If your next adventure in nature is likely to be a cold one, you might opt to cut down on the weight of your sleep system with a bivy sack. Bivouac sacks are not only easier to carry and assemble than tents, but they also protect from the elements.
Bivy sacks have a design including a thin waterproof fabric shell. When slipped over your sleeping bag, this shell becomes a protective barrier against drafts, wind, and precipitation. But the question is, does a bivy sack add warmth?
Bivy sacks can add up to 10 degrees of additional warmth while protecting you from the harsh elements when adequately fitted.
It’s a pretty incredible feat considering the minimal footprint a bivy sack takes in your pack. But how, exactly, does a bivy sack add warmth?
How the Bivy Sack Design Helps with Warmth
The bivy sack, also known by its full name, the bivouac sack, was initially designed for climbers needing emergency weather protection for their sleeping bags without adding excessive weight to their packs.
The two primary functions of a bivy sack include:
- Keeping your sleeping bag dry
- Increasing your warming capacity
While bivy sacks have come a long way since their original designs, today, you will find two critical elements to every sack: the bottom and top tiers.
The bottom tier, or the bottom half, of a bivy sack, is made from materials similar to tent floors. Commonly durable nylon with urethane coating or something similar, these bottom tiers are crucial in providing waterproof protection from the ground.
Albeit thin, this layer of waterproof protection helps create an added layer of separation from the cold ground, helping to insulate your body within the sack overnight and prevent any moisture from entering.
Additionally, this material tends not to be breathable, ensuring no heat escapes from beneath you. In this way, the bottom tier helps you retain heat, potentially adding a few degrees of warmth.
The top tier of a bivy sack is made in a wide variety of different materials but tends to be a lighter, more breathable fabric.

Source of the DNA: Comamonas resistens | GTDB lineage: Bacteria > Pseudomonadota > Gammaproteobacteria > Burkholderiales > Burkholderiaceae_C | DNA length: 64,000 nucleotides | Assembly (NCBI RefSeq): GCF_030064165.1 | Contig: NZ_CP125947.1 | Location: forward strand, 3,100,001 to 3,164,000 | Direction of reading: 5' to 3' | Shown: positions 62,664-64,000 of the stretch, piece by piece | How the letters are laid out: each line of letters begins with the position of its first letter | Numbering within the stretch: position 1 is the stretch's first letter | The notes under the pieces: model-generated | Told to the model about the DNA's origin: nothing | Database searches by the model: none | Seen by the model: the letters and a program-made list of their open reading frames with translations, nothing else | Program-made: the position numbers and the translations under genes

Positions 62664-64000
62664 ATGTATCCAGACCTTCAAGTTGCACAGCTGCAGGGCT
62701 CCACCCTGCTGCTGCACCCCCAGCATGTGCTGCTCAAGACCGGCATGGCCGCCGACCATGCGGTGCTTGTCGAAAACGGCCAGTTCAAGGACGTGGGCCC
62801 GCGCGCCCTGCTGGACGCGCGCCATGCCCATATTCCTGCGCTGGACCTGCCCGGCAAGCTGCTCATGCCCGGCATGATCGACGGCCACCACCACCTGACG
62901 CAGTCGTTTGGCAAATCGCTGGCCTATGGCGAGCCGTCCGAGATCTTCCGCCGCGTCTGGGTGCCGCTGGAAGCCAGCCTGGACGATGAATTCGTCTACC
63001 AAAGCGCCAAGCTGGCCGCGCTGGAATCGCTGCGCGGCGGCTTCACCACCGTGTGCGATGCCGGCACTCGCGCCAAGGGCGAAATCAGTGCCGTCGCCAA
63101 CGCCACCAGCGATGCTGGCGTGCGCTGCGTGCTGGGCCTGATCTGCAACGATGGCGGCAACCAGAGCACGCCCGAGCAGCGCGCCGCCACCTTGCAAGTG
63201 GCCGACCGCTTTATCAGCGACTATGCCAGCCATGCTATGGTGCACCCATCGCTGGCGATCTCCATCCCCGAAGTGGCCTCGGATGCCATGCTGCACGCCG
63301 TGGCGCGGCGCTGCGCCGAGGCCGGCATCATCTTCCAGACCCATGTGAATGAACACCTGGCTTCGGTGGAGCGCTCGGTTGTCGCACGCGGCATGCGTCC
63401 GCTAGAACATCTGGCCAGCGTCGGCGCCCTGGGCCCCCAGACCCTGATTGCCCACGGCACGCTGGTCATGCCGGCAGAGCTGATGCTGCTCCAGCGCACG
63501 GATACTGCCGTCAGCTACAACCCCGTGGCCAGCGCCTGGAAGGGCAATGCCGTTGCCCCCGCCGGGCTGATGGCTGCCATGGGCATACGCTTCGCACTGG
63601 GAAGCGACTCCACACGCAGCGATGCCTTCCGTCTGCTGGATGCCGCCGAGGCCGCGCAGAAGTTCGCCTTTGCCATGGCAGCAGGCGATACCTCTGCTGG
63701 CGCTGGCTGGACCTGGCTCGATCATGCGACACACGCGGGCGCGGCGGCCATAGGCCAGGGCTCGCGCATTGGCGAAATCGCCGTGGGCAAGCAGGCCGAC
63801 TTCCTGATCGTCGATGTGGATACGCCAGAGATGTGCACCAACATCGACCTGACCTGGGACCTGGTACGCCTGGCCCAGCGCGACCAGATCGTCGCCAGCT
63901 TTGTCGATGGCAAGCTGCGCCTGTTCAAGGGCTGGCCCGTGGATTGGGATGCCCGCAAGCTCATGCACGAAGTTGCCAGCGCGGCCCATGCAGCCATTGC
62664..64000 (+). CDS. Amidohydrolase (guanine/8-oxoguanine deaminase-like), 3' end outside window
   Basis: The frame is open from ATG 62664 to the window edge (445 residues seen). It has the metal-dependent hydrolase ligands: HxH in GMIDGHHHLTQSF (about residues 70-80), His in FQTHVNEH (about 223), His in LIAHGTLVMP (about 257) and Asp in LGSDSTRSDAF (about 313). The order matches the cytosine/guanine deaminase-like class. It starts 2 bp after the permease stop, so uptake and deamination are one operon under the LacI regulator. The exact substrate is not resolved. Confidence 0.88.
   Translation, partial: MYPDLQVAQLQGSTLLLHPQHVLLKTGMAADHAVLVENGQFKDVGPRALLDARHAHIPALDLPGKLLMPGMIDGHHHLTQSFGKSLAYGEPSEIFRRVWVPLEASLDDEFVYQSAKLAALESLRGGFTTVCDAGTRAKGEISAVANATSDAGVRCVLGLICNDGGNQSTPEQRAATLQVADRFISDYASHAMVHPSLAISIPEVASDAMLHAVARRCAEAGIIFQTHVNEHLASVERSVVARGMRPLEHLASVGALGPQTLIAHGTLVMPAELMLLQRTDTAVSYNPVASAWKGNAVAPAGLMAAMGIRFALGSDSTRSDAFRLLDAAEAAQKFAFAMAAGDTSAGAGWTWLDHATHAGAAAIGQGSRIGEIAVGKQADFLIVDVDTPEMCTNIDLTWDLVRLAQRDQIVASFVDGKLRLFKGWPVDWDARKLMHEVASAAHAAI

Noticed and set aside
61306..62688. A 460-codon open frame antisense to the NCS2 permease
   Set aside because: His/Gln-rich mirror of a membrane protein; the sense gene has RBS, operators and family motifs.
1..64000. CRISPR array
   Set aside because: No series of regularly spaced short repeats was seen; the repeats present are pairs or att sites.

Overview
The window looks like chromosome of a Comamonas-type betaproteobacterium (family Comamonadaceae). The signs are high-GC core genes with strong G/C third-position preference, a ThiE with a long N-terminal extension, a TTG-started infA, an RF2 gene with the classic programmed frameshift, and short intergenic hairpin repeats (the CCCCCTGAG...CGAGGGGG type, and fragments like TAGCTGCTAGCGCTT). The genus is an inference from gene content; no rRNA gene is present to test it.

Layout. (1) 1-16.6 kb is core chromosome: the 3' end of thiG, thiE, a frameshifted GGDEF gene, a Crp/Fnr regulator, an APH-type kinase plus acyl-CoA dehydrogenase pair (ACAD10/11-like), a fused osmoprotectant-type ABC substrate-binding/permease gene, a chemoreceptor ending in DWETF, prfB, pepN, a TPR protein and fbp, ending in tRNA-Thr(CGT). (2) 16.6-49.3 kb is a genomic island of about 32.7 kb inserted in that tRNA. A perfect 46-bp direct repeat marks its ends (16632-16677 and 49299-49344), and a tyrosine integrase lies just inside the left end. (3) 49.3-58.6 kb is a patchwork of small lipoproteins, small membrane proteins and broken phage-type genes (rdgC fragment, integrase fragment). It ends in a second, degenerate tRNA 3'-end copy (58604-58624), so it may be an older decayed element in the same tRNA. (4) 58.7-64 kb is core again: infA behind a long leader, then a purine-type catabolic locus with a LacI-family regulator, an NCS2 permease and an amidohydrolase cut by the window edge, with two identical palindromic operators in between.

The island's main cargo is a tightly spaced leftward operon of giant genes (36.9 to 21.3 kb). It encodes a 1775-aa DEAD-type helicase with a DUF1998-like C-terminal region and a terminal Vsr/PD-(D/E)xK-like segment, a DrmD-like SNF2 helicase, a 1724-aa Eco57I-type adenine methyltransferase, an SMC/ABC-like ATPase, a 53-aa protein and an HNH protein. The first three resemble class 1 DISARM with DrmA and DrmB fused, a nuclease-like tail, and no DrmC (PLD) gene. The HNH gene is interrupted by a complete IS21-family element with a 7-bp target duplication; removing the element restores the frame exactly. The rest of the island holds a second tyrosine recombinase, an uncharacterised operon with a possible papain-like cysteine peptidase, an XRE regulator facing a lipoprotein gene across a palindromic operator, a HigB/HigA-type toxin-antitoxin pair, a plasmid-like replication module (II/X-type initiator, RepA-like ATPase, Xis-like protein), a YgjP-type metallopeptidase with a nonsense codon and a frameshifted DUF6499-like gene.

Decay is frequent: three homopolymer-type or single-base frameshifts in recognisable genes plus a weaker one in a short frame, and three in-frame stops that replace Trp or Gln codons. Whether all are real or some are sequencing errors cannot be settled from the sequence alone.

Typically, this tier will have some type of waterproofing coating. Look for heavier duty top tier materials with waterproofing to ensure you are capturing optimum warmth in your bivy sack overnight.
Bivy sacks come with various head opening designs, depending on the level of protection you seek. Having a head opening means you compromise some of your warming capability and run the risk of allowing moisture into your sack, decreasing body temperature.
Some sacks have drawstring openings that allow you to cinch them up tightly, just around the nose allowing for ventilation.
For the best odds at warming up in a bivy, you will need to keep your head covered and avoid moisture creeping into the sack.
Warmest Bivy Sack Materials
As previously mentioned, several different material options make up bivy sacks. Some are more effective at retaining the most heat possible, even during extreme temperatures.
As the name suggests, silnylon is a combination of silicone and nylon. Silicon brings strength, and the nylon adds waterproofing. Silnylon prevents rips and tears via a ripstop weave, making it an excellent fabric for the bottom tier of your bivy sack.
Silnylon is not breathable and therefore is best for the bottom tier of your bivy sack only. There are some cheaper alternatives out there that use silnylon throughout, but be cautious of this.
Gore-Tex is a laminate material made from Teflon, a polytetrafluoroethylene (PTFE). Not only is Teflon waterproof and windproof, but it offers breathability, making it an excellent option for your top tier.
This material will undoubtedly keep all moisture from entering or exiting the sack, think water vapor from sweat or breath. Hence, it is best recommended for icy weather conditions only.
Fire departments, police, and the military use material found in some bivy sacks known as eVent. This material uses a dry technology that immediately eliminates moisture and is waterproof, breathable, washable, and fire-resistant.
This specialized material also protects from hazardous substances making eVent an excellent top tier for extreme cold.